The tendency of certain local markets to become monopolised and dominated by single entities presents challenges for Italian small and medium-sized enterprises (SMEs) aiming to establish themselves in the South African market, says Italian- South African Chamber of Trade and Industries trade analyst Dylan Stewart.
“This makes it difficult to create competition in certain markets, particularly when there are well-established Italian companies that are export-ready and looking to establish themselves in South Africa.”
Stewart also highlights that increased legislation governing certain industries reinforces the monopolisation and, subsequently, makes it more difficult to create competition.
“Increased restrictions and regulations are more easily managed by dominant companies that monopolise an industry, as the companies are more established in the local market.”
These companies have more resources and funds at their disposal to ensure that they meet regulations, while SMEs are not able to do the same.
“When you’re dealing with SMEs that do not have the resources and funds that larger and established companies have, the appetite for risk is reduced and SMEs have to be very careful in how they spend their resources,” states Italian-South African Chamber secretary-general Pamina Bohrer.
She emphasises that a significant challenge for Italian SMEs in establishing themselves locally is becoming familiar with and adhering to South Africa’s broad-based black economic-empowerment (BBBEE) requirements. “Accessing corporate supply chains and State-owned enterprises without a BBBEE component is a challenge for foreign-owned companies.”
Italian SMEs being unfamiliar with, for example, BBBEE requirements, means that the role of the Italian- South African Chamber also includes assisting SMEs in understanding and complying with such policies.
The chamber assists established Italian SMEs, which are experienced in exporting to international markets, in their being export-ready in the South African context, Stewart points out.
“We normally deal with them when they’ve already built significant muscle in other international markets and decide that South Africa is the correct market to expand into next, owing to the fact that the South African market isn’t well known and understood. One doesn’t come into South Africa without this local point of reference,” explains Bohrer.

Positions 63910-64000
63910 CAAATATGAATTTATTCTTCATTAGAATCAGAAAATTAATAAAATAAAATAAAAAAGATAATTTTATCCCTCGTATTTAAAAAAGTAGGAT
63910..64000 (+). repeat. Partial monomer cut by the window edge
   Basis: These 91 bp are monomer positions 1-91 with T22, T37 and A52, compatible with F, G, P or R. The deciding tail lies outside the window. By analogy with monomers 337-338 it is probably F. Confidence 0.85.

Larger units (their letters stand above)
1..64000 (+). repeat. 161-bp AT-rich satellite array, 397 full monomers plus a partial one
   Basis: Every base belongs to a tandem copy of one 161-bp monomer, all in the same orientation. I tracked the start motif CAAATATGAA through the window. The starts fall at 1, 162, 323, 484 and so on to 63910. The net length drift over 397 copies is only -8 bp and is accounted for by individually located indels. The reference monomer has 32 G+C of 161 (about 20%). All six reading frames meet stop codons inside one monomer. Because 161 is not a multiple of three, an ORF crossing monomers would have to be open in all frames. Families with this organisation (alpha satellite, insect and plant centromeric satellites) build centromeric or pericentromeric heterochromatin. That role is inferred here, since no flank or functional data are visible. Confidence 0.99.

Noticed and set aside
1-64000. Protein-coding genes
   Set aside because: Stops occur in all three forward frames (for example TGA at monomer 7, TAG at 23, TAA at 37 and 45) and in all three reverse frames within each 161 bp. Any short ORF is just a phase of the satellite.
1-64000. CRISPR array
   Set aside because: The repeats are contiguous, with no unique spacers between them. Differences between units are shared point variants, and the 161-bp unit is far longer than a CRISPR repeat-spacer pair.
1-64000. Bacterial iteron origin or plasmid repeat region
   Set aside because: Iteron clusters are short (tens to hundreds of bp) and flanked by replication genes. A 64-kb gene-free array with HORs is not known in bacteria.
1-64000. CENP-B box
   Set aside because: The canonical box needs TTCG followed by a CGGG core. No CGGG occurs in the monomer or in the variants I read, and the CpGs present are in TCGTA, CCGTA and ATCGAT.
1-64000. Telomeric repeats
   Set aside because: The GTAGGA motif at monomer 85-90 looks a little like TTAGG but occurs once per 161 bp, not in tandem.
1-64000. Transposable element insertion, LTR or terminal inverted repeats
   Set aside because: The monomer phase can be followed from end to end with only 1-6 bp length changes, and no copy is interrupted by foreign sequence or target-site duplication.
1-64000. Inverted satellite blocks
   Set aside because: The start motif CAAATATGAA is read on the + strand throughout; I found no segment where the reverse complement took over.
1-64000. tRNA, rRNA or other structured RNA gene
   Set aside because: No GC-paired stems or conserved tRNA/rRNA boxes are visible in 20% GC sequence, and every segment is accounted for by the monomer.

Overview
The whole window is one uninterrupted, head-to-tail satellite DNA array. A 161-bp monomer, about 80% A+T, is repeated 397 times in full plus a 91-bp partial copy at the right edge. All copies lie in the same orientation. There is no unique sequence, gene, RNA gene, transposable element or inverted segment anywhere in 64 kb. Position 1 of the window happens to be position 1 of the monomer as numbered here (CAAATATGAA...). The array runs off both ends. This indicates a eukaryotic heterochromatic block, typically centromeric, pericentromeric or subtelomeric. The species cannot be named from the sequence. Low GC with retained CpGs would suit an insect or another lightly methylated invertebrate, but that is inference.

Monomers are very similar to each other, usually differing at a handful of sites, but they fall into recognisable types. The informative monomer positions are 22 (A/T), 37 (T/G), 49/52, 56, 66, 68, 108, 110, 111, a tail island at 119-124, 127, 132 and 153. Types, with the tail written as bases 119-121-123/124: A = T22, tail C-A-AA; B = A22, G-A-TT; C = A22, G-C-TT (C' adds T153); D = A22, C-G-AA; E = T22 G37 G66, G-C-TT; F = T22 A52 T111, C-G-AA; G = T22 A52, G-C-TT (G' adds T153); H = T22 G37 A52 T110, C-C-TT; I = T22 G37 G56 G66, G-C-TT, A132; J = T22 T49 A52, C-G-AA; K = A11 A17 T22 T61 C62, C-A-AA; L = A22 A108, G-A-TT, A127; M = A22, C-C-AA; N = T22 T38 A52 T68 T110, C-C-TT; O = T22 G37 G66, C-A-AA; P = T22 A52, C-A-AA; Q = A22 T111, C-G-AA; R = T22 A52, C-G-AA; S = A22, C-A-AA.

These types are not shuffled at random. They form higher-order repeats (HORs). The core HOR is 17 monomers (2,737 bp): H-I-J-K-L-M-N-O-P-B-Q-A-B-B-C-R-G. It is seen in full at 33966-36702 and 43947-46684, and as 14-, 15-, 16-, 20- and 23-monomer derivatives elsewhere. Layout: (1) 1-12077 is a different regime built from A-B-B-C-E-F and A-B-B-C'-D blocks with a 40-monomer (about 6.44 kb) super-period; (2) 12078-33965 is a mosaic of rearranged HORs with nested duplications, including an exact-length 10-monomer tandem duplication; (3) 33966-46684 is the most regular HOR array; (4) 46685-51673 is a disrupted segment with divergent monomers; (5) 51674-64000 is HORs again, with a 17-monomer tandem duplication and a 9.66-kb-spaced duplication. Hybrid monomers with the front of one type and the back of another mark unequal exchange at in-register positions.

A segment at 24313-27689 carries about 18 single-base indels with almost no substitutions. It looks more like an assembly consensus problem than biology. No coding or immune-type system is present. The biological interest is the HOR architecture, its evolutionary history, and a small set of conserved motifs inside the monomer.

The Italian-South African Chamber assists Italian companies with macro and sectorial overviews of certain products that the companies want to export.
For example, the chamber would examine the harmonised code of an imported product, understand the landscape and market of the product and advise an SME on how to proceed.
It would also consider where products already present in the local market are imported from or if they are manufactured locally. The overall competitiveness of those products and the local relevant sectors would also be considered.
If an Italian SME does decide to enter the South African market, Bohrer says the company can proceed in several ways in terms of its export strategy.
“The company could either decide to find a local importer or distributor, which is your low-risk model of expansion into the South African market, or it could consider a stronger partnership. “Typically, it’s actually a progression from using distributive agents forming stronger partnerships, rather than an either-or situation,” Bohrer suggests.
Companies would generally test the market using a distributive agent. If a product gains traction, the company would consider further investment by establishing a local branch or looking for a local partner.
Southern Africa–Europe CEO Dialogue
The chamber is a key promoter and organisational partner with multinational think-tank organisation the European House-Ambrosetti for the Southern Africa–Europe CEO Dialogue, which will take place in Johannesburg from October 29 to 30.
The event will cover issues related to developing socioeconomic, political and cultural relations between the European Union and Southern African Development Community countries.
The event was originally established as the Italy-SA summit in 2014, and was created by multinational consulting group the European House-Ambrosetti, with the Italian-South African Chamber collaborating as a key promoter and organisational partner. The event will adopt a more multilateral format this year, with other European countries, such as France and Germany, also participating.
“Other bilateral chambers are assisting in promoting the event. “Our collaboration makes us stronger and enables us to present a larger workshop with more key people in the room. “The other chambers will have similar interests, as all European chambers essentially have similar issues and focus areas, such as regulation, visas, industry 4.0 and environmental sustainability. “It’s only a positive that they’ve expanded it because we’re stronger united,” she concludes.